I mentioned in another post about trying on pink skinny jeans.  Yeah.  You know how well that went.  And now, dear readers, the petites section has dwindled even more.  The clothes are either elastic-waist, frumpy goodness, career wear or teeny-bopper stuff.  What about us, ahem, middle-aged gals?  I am solidly in the petites section, being 5’1″(ish).  I can’t wear regular jeans at all.  The denim puddles on the floor. Shirt sleeves hang down past my hands.  I look like   a kid stumbling around in mommy’s closet.

On the other hand, their exercise gear section has exploded!  I can find clothes here, but I don’t fancy walking around in spandex all day.  I think most of you would appreciate it if I didn’t.

Where are the clothes for women?  I don’t want to take my business elsewhere, but I guess I will have to.  I’m not ready to be a grandma (thank you, God!) and I have no desire to regress to teenager.  I love career wear but have no need at this point in time for suits or more dress pants.

Will somebody please, please create a good petite line of clothing and make it affordable and accessible to those of us in semi-rural areas?  We like to wear things besides camouflage and cut-offs. Thank you for your support.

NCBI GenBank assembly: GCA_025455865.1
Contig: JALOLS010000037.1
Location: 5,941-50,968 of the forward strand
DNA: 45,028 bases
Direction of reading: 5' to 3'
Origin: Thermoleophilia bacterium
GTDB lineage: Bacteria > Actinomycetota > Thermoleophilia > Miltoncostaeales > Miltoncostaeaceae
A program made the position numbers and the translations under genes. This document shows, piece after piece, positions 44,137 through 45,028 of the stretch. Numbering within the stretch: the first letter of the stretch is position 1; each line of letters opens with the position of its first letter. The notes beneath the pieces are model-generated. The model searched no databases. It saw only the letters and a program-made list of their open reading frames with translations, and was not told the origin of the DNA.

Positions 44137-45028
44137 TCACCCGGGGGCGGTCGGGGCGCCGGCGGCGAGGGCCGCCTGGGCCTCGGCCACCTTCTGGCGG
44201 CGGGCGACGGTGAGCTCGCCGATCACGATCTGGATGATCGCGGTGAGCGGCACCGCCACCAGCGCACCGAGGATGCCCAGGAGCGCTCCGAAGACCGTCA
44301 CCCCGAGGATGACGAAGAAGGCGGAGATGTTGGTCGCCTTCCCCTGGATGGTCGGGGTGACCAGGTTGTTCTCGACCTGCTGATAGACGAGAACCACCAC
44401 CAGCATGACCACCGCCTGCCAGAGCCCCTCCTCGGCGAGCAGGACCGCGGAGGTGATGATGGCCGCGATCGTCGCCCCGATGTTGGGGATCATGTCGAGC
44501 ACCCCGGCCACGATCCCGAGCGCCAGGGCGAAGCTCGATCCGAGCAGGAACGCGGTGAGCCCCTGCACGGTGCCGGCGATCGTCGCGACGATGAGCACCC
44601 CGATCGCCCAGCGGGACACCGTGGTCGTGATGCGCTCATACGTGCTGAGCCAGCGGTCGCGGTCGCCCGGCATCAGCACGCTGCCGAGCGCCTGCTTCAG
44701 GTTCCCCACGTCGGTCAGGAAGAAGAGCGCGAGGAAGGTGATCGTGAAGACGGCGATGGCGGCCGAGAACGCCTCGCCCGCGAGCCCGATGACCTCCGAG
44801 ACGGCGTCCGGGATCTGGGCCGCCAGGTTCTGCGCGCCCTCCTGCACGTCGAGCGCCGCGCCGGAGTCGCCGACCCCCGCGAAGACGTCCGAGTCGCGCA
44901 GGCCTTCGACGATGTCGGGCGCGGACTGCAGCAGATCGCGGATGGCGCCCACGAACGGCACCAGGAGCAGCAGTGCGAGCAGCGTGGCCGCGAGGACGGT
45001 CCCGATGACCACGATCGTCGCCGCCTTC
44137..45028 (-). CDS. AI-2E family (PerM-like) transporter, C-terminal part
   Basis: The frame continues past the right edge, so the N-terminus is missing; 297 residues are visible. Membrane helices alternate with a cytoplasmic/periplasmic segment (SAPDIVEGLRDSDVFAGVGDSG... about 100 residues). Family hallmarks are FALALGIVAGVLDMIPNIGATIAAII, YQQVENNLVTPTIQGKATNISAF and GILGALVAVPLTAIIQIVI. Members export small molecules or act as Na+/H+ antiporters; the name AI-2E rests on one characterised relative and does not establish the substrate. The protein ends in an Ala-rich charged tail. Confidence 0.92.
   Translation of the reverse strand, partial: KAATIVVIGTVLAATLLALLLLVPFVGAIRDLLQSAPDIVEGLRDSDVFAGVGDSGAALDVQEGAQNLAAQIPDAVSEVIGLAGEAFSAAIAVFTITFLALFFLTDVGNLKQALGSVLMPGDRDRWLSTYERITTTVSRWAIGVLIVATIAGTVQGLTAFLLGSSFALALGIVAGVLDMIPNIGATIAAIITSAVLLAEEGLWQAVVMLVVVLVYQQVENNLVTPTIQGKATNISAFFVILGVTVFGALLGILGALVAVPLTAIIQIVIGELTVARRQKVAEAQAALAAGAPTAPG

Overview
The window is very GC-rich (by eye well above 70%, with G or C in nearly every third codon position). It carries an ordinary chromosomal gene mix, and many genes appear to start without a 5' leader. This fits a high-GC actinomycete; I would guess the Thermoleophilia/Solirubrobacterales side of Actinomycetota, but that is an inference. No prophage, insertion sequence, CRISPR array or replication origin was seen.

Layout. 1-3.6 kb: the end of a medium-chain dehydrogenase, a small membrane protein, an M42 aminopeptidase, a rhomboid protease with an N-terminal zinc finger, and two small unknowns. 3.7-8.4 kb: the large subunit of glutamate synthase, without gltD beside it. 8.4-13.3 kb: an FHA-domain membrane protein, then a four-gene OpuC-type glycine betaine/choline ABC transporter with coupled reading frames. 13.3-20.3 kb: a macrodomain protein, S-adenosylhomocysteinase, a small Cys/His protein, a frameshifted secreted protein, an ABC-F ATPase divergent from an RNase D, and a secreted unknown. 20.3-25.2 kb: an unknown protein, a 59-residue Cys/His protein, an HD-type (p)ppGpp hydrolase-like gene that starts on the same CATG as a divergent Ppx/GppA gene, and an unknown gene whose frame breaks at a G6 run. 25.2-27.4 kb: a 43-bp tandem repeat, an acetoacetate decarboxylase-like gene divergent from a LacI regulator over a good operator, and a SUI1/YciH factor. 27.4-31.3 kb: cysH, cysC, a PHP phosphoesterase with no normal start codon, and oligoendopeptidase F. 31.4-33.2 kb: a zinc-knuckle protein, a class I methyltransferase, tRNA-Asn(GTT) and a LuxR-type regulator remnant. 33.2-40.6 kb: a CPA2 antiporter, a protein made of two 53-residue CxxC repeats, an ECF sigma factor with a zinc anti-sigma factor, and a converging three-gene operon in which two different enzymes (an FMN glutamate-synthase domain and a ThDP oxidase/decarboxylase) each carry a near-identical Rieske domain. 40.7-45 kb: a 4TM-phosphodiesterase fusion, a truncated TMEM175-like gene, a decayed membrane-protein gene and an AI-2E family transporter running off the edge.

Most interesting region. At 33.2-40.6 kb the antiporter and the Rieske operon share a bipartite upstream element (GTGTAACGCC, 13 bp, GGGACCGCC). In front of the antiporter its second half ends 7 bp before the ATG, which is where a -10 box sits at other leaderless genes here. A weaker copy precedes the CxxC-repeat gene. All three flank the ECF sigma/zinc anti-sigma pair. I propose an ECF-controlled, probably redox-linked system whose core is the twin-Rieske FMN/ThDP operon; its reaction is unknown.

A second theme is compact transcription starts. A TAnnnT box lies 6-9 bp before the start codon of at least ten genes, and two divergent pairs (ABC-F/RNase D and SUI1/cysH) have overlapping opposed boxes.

Gray Skinny Jeans in Size 14

Took Zac jeans shopping today.  My son, bless his heart, is thirteen.  That means he’s a teenager.

Did he want to go shopping.  No.  He was tired, he said.  He didn’t really need new jeans, fending for himself with size 12 jeans that hug his heels and wearing shorts in all kinds of weather.  I won’t even talk about him wearing hoodies even in the snow, though he has a perfectly good, new winter jacket hanging up in his room.

Nobody wears those.  Duh, Mom.  I also won’t bring up the snow boots from last year that he wore once.

We headed out to JC Penney’s.  This, friends, is the only store that carries the brand of jeans he likes.  He won’t wear anything else, as you know.  I figured we better go together and pick them out to escape any future hassle.  Then I know for sure that he’ll wear them.